Appointed July 7, 1989, by Governor Rudy Perpich. Elected 1990, 1996, 2002. Retired March 13, 2007.
Appointed and assigned to serve statewide as Senior Judge from July 1, 2013, to June 30, 2015.
Born November 3, 1944. Wife, Margaret; one child. Resides in Minneapolis.
New York University School of Law (LL.M. 1971)
University of Cincinnati Law School (J.D. 1969), Production Editor, Cincinnati Law Review
Miami University (B.A. Government 1966)
Administrative Law Judge, Minnesota Office of Administrative Hearings (1988-89 full-time, 1985-88 part-time)
Arbitrator, Fourth Judicial District Mandatory Non-Binding Arbitration Program (1987)
Legal Aid Society of Minneapolis (Managing Attorney of Southside Office 1986-88, Staff Attorney 1971-77)
Legal Services Advocacy Project, Mid-Minnesota Legal Assistance (Managing Attorney 1979-86, Supervising Attorney 1978-79)
Volunteers in Service to America (VISTA) (1969-71)
Advisory or Policy-Making Positions:
Supreme Court Guardian Ad Litem Task Force (1995-96)
Executive Summary: Minnesota Supreme Court Advisory Task Force on the Guardian Ad Litem System, 2nd Annual Conference on Youth and Crime (Minnesota State Bar Association, 1996)
1996 • Supressed a suspect’s confession on the grounds that the suspect was not given a Miranda warning before a custodial interrogation. The Minnesota Supreme Court disagreed, reversing an earlier Court of Appeals decision. The court concluded that since the suspect voluntarily came to the police station and was free to leave at any time, the police’s use of the suspect’s polygraph test to induce the suspect to confess did not convert a noncustodial setting into a custodial setting. State v. Wiernasz, No. CO-97-1092 (Minn., August 27, 1998).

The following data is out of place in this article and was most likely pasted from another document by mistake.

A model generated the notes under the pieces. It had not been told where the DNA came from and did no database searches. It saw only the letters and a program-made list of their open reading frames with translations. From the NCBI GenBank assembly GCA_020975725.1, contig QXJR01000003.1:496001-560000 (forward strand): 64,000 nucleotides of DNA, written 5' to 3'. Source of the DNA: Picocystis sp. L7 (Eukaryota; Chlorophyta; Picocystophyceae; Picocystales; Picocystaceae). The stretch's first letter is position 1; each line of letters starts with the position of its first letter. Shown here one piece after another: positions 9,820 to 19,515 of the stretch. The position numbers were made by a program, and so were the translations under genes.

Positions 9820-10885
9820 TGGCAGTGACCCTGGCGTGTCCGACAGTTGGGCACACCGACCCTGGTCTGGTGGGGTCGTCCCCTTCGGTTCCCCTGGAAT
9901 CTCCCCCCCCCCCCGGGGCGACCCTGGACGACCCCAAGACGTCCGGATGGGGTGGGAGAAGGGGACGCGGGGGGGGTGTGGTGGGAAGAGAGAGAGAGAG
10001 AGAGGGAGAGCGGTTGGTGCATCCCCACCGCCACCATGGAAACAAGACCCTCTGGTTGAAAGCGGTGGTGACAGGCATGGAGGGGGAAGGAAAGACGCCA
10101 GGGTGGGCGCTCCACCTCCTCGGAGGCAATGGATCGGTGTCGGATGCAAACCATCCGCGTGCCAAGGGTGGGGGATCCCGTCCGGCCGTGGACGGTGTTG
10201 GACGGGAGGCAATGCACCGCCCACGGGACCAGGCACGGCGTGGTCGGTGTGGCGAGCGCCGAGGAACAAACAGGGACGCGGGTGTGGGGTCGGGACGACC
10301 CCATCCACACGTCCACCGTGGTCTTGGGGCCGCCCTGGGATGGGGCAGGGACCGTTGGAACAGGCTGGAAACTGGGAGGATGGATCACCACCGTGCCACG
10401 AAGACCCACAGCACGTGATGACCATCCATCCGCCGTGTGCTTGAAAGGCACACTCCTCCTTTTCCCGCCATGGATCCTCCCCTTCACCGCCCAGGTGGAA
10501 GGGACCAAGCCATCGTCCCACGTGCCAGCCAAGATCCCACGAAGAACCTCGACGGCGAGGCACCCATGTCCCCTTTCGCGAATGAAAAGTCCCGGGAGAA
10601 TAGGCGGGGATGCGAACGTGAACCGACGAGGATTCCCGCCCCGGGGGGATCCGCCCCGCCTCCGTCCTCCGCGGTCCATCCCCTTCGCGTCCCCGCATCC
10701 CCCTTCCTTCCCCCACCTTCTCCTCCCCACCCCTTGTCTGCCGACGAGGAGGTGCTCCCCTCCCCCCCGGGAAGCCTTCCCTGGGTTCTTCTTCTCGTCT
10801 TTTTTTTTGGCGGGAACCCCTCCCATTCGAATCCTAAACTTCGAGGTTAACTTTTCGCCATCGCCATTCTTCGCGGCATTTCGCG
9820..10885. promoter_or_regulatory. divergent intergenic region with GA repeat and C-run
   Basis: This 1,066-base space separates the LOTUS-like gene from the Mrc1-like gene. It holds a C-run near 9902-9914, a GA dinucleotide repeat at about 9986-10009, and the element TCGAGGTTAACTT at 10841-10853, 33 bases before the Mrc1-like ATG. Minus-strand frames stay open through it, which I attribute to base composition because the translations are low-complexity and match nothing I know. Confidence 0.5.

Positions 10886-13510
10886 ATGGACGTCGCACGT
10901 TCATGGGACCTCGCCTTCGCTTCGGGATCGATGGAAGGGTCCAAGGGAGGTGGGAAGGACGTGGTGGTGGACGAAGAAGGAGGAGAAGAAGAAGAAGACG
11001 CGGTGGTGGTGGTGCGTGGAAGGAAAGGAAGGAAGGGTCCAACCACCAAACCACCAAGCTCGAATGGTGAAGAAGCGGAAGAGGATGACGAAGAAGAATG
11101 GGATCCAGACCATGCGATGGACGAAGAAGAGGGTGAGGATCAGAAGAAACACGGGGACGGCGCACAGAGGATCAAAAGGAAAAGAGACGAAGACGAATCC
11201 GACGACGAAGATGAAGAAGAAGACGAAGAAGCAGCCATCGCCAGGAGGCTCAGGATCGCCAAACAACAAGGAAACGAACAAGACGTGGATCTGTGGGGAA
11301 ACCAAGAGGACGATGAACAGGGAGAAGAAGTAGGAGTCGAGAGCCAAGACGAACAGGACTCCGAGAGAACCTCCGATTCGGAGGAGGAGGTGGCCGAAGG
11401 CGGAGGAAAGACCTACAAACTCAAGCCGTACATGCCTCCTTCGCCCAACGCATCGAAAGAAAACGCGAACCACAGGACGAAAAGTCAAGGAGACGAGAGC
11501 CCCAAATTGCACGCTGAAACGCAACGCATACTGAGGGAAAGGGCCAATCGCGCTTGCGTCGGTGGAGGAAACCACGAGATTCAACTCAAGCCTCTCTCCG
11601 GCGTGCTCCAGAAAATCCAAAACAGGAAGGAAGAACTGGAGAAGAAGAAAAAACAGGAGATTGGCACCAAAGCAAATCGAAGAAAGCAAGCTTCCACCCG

1995 • Granted a directed verdict for a defendant sued by two women suffering from dissociative identity disorder (DID) claiming the defendant violated the Vulnerable Adults Act by failing to report abuse. The Minnesota Supreme Court agreed. Wall v. House, Nos. CX-96-1137, C1-96-1138 (Minn., August 27, 1998).
1994 • Ruled that Minnesota’s sex offender registration statute, which requires convicted sex offenders to register with a corrections agent and notify the agent of any change in address, does not violate state and federal prohibitions against ex post facto laws. A sex offender charged with violating the registration statute had maintained that the statute was unconstitutional as applied to sex offenders convicted before the statute took effect. The Minnesota Court of Appeals affirmed in 1995, holding that the sex offender registration statute is not punitive and therefore does not violate state and federal prohibitions against ex post facto laws. State v. Manning, No. C7-94-2242 (Minn. App., May 30, 1995). The Minnesota Supreme Court denied review in 1995.